Kreidler is Washington’s eighth insurance commissioner. He was first elected as insurance commissioner in 2000.[1][2] He was re-elected to a fifth term in 2016.[7]

He retired as a lieutenant colonel from the Army Reserves with 20 years of service.[8]

Health care

Kreidler has focused on health reform most of his career and worked to implement the Affordable Care Act in Washington state. He was the first insurance commissioner[9] to reject President Obama's proposal to give insurers another year to sell pre-Affordable Care Act plans and testified before Congress on the law's impact on Washington state.

He has opposed efforts by the Trump administration to dismantle the Affordable Care Act,[10] including coverage for pre-existing conditions and limiting the sale of short-term medical plans.[11]

Surprise billing

In 2019, Kreidler proposed legislation banning the practice of surprise medical billing. After several extreme cases[12] were highlighted in the news, support for his proposal increased and the bill was signed into law later that year.

Health care sharing ministries

Kreidler has taken action against fake health sharing ministries[13] and in 2019, he fined one company and its affiliate more than $1 million for selling sham health sharing ministry memberships in Washington state to thousands of consumers.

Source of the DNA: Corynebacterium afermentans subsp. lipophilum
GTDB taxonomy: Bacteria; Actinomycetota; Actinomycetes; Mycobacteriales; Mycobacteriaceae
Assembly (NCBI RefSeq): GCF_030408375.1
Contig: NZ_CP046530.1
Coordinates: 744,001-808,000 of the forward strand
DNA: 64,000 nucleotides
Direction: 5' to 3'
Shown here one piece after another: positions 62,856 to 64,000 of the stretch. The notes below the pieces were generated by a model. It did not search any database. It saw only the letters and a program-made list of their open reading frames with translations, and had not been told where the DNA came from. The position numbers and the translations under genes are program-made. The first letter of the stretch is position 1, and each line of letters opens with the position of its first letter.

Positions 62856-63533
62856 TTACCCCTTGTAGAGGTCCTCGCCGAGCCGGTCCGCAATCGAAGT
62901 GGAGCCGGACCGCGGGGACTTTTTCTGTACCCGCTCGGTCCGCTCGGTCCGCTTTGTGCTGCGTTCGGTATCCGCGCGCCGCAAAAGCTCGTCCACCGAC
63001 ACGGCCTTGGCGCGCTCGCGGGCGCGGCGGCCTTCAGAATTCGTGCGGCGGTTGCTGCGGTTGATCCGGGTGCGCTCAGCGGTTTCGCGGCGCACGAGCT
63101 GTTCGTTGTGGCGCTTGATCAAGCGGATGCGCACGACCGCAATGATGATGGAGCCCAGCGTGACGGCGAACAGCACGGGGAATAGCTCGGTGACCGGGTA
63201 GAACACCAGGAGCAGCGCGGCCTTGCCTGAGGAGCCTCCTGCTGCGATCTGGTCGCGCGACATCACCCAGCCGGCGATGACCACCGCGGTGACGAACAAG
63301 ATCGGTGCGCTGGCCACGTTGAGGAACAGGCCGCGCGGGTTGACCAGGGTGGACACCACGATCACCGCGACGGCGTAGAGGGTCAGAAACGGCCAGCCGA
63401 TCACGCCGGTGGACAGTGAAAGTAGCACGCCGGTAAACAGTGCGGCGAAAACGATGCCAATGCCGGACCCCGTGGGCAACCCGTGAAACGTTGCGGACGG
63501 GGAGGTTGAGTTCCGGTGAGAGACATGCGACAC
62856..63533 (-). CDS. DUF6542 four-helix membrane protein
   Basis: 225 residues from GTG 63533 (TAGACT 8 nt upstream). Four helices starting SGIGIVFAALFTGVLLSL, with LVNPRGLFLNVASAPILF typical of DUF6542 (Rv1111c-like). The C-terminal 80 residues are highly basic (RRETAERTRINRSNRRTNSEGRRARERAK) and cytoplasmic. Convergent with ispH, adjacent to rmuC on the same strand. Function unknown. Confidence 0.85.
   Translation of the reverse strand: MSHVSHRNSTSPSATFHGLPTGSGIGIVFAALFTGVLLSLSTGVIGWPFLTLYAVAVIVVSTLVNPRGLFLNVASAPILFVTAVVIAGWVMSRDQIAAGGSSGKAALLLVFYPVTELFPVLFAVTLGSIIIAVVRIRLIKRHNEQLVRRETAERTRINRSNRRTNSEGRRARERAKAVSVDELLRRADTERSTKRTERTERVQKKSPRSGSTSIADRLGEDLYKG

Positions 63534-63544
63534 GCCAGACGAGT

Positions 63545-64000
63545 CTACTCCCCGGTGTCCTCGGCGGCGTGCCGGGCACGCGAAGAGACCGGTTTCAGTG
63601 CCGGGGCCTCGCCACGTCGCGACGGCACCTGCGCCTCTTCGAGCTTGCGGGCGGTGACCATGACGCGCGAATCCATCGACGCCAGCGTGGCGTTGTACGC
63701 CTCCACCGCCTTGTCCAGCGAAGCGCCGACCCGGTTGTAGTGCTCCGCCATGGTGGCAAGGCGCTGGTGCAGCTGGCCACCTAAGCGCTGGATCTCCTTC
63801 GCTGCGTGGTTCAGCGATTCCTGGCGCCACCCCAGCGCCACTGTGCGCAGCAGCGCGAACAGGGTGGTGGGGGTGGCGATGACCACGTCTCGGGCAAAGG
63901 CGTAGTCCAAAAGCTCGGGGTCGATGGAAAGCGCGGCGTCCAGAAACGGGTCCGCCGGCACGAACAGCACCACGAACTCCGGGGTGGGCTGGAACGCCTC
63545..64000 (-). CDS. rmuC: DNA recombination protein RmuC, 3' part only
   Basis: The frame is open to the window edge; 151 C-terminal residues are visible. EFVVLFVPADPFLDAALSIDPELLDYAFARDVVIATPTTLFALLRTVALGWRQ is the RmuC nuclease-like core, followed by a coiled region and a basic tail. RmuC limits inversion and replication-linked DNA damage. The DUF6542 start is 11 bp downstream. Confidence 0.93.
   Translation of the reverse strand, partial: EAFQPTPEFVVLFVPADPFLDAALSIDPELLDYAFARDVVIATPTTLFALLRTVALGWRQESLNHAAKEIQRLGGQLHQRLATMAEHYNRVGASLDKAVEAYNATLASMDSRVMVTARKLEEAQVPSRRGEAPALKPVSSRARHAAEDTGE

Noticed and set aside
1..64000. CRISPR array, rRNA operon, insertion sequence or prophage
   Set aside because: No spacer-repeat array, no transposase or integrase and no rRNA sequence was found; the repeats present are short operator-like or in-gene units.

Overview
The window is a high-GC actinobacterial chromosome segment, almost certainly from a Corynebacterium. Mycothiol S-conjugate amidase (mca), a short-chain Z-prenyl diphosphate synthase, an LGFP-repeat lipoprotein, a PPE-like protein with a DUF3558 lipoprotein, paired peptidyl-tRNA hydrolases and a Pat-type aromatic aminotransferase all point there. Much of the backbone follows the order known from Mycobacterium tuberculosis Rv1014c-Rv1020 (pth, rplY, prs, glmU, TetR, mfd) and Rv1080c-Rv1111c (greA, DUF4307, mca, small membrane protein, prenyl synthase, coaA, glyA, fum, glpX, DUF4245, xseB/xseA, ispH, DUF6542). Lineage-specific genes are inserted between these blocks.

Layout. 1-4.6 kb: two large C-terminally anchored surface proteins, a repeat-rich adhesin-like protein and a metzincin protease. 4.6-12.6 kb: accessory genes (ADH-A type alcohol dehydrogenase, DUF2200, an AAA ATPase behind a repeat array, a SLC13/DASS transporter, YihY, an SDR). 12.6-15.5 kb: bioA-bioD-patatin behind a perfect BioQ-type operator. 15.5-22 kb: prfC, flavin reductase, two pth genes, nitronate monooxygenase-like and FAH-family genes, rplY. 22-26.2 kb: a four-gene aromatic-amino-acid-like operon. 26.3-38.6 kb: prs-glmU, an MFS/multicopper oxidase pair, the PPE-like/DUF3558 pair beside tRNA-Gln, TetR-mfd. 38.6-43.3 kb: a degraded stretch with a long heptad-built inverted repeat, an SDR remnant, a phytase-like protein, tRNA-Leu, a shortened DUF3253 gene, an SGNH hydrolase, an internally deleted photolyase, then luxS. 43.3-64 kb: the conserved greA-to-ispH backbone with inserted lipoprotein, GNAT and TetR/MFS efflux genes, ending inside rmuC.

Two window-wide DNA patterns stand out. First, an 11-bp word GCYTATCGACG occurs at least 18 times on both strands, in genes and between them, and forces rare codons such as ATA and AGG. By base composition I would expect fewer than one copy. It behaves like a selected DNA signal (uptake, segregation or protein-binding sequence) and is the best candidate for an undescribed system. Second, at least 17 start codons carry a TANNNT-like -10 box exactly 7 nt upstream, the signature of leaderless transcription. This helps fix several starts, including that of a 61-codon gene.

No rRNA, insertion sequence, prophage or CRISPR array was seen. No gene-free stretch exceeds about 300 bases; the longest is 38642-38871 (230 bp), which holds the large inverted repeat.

Climate change

Since 2007, Kreidler has chaired the National Association of Insurance Commissioners' Climate Change and Global Warming Work Group. He led a successful push for insurers to disclose if and how they are preparing for the potential risks associated with climate change.[14]


  • The Seattle Times editorialized that Kreidler was "[s]low to stand up for the tens of thousands of families struggling to get necessary care for loved ones with mental illness. Astoundingly, his office has not taken a single enforcement action on the law, and a proposed rule to strengthen enforcement has languished in his office for two years."[15] It took class-action attorneys to win a judgment at the Washington Supreme Court for those with autism being denied care by insurers, with no help from Kreidler.
  • Taxpayers paid a $450,000 settlement to whistleblower after State Auditor Troy Kelley refused to investigate her complaint against a Kreidler chief deputy—there was no discipline for the chief deputy.[16]